Bob Higgins Worldwide Sawdust

Fixed Already (0.00 / 0)
12 minutes before you posted your comment.

Refresh your browser, maybe?

Grrrr! Arrrgh!

"You know what they say -- those of us who fail history... doomed to repeat it in summer school." -- Buffy The Vampire Slayer, Season 6, Episode 3

[ Parent ]
given the way the map looks... (4.00 / 1)
maybe it should be a map of "coke," or perhaps "pop," not "soda."

Seriously, great stuff.

New Jersey politics at Blue Jersey.

Language side note (4.00 / 1)
As a California girl, I was blown away when I went to the East Coast my first year of college and heard people refer to "soda" or "soda pop" as "pop". I found that totally bizarre. And having grown up in the heart of one of the most culturally diverse places in the country, I was accustomed to all kinds of different accents and cultural differences. But that one floored me. Calling soda "pop"? You gotta be kidding me.

What was even more mind blowing was when I learned some places in the country use "coke" as the generic term for "soda" or, excuse me, "pop" :) The Coca Cola company has to absolutely love that. "Coke" as a generic term for all soda? How the hell does that conversation go?

customer: Yeah, I'll have the FatBurger with fries.
server: OK. You want a coke with that?
customer: Uh, yeah.
server: What kind?
customer: Pepsi.  

[ Parent ]
Soda tax (0.00 / 0)
Relevant to this diary is today's article in the New York Times examining the pros and cons of a tax on soda. Some advocates for the tax draw an analogy to how taxes on tobacco helped reduce the number of smokers:

"Dr. Thomas R. Frieden, who promoted a soda tax when he was a health commissioner, sees further parallels between soda and tobacco: 'There are aspects of the food industry that are reminiscent of tobacco - the sowing of doubt where there's no reasonable doubt, funding of front groups, use of so-called experts, claims that new products which are safer for consumers are available, and the claim that they are not marketing to children.'

The public war against tobacco has worked, if imperfectly: Americans smoke at half the rate they once did, half of all smokers have quit, and the tobacco companies finance strong antismoking campaigns."

Save Our Schools! March & National Call to Action, July 28-31, 2011 in Washington, DC: http://www.saveourschoolsmarch...

Horrible spin by that pro-Soda doc in the NYT story! (0.00 / 0)
Here's what that damn sellout to coke interests said:
"The overall governmental voice and investment in solutions required has been stunningly weak. They need to forcibly say, 'The fundamental issue is one of calorie balance, and here's what you need to do.' "

No, it's not a question of balancing your intake of calories somehow, it's about WHAT you eat and drink. Some calories are BAD, no matter what. And it's the sugar, especially frutose, that's bad. It's useeless to make people believe they only have to count calories and they'll be fine, because that won't work as long as they drink sugar drinks! The fructose part doesn't trigger the body functions that reduce appetite, so these people will remain hungry even though they reached their limit. That's what we learn from the excellent lecture Natasha linked here recently:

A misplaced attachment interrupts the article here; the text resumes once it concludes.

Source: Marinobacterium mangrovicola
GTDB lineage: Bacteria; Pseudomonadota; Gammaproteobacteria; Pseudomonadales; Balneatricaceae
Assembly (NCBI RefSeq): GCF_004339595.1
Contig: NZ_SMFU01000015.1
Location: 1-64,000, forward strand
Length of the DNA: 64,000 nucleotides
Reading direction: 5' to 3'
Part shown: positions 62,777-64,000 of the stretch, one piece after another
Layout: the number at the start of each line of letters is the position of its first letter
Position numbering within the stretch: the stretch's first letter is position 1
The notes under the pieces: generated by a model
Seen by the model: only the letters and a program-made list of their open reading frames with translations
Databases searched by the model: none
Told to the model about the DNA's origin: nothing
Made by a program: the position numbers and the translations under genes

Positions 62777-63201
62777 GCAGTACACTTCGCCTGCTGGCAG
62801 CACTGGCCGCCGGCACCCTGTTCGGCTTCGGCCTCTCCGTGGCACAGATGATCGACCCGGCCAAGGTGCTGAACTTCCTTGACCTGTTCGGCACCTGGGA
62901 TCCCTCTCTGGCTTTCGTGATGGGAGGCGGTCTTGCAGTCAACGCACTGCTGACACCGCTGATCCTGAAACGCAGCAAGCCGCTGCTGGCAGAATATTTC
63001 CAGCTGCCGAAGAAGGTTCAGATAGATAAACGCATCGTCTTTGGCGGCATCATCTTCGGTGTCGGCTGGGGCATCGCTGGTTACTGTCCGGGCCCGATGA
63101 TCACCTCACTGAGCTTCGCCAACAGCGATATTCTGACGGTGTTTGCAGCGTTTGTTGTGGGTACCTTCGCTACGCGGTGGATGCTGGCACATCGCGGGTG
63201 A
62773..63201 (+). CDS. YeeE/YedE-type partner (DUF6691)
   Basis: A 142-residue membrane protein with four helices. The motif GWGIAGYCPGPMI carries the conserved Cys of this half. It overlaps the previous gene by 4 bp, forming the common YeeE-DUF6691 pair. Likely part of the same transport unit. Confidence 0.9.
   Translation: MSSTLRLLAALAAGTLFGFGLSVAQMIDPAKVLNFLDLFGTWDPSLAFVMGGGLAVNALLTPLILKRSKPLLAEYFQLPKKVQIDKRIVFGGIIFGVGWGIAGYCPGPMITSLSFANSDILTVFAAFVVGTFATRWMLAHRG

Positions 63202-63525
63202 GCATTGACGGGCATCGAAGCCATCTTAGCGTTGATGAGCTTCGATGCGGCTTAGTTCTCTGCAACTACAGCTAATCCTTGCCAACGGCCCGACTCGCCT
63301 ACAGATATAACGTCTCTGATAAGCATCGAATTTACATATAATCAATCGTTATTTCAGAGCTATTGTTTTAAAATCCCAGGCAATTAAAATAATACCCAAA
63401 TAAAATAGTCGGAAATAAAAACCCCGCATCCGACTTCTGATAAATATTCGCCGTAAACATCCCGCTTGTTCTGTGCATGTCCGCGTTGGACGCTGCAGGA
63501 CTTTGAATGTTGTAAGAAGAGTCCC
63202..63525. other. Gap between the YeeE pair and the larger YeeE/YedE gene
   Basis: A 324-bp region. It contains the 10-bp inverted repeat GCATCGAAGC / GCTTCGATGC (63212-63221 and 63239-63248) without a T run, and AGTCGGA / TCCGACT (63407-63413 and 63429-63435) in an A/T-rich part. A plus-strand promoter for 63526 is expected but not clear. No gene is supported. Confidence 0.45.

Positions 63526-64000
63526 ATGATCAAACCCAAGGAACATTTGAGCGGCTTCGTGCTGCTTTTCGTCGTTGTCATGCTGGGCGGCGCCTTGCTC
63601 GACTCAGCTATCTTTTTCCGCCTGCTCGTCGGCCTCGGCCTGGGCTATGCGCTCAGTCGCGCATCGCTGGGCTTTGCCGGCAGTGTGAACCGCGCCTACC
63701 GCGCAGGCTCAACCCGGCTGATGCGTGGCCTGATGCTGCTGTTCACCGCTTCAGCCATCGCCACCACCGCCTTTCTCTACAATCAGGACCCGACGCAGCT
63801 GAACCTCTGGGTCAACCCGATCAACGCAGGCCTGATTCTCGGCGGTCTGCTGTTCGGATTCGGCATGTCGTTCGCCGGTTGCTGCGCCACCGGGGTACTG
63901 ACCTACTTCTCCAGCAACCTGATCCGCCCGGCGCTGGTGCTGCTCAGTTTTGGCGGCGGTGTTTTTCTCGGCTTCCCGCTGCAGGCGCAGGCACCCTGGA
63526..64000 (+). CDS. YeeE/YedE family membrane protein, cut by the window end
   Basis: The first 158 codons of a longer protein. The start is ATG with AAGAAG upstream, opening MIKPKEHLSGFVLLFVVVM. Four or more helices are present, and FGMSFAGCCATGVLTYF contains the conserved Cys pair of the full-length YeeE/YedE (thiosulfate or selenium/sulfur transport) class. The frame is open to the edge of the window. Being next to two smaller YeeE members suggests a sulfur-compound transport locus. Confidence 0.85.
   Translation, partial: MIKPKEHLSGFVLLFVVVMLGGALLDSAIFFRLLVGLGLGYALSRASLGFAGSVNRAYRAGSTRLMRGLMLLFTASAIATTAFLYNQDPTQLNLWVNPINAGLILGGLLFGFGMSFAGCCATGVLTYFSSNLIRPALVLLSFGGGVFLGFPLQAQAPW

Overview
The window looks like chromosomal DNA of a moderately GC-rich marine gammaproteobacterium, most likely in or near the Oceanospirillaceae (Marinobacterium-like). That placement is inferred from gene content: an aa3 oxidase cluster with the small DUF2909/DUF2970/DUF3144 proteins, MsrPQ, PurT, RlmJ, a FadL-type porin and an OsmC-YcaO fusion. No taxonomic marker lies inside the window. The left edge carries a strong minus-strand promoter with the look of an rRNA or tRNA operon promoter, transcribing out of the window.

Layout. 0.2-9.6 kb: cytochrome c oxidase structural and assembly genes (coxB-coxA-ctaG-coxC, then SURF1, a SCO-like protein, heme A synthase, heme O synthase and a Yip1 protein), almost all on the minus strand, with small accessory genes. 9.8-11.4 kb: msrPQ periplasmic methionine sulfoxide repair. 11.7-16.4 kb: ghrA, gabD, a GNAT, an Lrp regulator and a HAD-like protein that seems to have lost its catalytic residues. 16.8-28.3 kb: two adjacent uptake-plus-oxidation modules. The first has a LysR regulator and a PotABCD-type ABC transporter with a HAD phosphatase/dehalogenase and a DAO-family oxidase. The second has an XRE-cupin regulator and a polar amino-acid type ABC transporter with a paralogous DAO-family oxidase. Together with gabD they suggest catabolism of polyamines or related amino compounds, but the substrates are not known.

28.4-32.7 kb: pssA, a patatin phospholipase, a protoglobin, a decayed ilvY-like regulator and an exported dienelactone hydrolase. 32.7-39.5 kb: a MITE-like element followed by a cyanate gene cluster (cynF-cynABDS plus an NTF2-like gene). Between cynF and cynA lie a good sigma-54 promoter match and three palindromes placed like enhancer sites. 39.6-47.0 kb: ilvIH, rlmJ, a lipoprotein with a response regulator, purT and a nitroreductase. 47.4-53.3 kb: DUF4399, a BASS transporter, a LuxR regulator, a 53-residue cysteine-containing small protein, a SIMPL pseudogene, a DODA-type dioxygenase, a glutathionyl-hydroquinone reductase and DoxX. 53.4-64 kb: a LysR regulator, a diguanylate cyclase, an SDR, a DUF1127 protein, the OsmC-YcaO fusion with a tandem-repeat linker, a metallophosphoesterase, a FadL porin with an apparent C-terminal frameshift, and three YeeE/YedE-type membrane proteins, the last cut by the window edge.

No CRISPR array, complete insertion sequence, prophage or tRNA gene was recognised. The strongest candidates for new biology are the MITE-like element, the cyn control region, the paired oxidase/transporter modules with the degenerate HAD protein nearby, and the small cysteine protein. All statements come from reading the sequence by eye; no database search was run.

So, that damn spindoctor in the NYT story is wrong! You can't balance the calories from sugar drinks. That stuff is bad, period. And the government shouldn't mislead people into useless calorie counting. That can't work when they drink Coke or Pepsi all of the time!

[ Parent ]
Yep, the calorie argument is specious. (4.00 / 1)
Always has been. No other culture in the world counts calories and bases their diet on that. Does anyone really think people in France or Japan, where obesity is much less of a problem and people in general are more healthy, spend any time counting calories and "balancing" nutritional units? Our food industry continues to make bogus arguments that we can guzzle soda pop and still make up for it, health wise, by having Total for breakfast and getting "all our nutritional necessities".

Save Our Schools! March & National Call to Action, July 28-31, 2011 in Washington, DC: http://www.saveourschoolsmarch...

[ Parent ]
Crap correlation (0.00 / 0)
In order to even indicate a link you need some explanation for the negative correlation.

Take the Diabetes map. The Southwest and Mountain West have several cases of the darkest green and more of the medium green yet score low on the soda map. Equally the Dakotas are marked by several more cases of dark and median green compared to Minnesota. Then if you look at Washington State you see one patch of median dark green along the Coast and another in Eastern Washington.